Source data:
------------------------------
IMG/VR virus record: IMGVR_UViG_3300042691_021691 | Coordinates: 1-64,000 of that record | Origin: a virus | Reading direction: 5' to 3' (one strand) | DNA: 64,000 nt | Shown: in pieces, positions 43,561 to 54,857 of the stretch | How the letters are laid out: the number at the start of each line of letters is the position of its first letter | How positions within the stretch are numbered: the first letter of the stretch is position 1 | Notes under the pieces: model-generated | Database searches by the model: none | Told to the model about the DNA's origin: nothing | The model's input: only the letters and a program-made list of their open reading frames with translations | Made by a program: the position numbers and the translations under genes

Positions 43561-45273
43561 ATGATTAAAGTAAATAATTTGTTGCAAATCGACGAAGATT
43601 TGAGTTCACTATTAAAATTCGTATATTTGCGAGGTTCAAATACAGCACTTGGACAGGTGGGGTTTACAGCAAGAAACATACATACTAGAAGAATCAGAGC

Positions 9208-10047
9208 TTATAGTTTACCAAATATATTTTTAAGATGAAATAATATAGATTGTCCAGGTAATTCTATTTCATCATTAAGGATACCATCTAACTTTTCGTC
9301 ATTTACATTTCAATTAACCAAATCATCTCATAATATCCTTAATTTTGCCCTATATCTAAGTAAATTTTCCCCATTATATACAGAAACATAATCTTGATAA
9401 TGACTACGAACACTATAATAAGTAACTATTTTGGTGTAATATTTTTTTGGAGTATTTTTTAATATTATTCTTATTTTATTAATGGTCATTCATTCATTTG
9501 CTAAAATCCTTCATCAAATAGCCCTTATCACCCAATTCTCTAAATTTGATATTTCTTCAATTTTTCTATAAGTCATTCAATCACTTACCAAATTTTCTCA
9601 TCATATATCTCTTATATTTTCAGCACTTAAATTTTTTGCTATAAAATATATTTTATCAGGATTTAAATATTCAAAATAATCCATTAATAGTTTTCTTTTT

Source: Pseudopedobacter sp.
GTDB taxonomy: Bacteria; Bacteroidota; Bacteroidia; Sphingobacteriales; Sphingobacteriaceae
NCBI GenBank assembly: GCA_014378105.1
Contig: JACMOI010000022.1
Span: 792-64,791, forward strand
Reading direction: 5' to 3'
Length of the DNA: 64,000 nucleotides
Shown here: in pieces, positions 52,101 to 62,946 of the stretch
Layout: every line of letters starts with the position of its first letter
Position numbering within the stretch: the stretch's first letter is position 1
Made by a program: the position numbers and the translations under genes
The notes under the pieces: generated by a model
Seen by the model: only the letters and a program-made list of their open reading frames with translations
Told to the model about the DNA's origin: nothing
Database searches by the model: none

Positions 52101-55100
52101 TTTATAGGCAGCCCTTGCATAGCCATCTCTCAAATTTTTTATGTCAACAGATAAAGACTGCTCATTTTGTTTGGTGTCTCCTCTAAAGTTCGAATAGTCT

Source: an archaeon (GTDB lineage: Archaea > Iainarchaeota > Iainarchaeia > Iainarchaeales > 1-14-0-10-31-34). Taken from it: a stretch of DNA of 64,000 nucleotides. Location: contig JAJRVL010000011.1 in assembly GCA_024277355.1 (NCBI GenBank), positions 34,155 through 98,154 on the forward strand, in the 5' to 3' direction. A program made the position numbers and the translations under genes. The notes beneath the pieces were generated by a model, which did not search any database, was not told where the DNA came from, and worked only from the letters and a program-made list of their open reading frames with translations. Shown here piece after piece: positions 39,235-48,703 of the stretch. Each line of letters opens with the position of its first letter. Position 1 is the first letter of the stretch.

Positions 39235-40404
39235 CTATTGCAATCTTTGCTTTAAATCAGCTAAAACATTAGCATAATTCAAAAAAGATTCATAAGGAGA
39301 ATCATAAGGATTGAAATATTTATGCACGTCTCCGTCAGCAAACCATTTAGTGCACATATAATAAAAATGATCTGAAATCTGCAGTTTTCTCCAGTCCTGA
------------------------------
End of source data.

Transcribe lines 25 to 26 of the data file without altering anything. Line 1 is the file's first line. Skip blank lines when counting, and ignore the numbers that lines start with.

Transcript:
Database searches by the model: none

Positions 52101-55100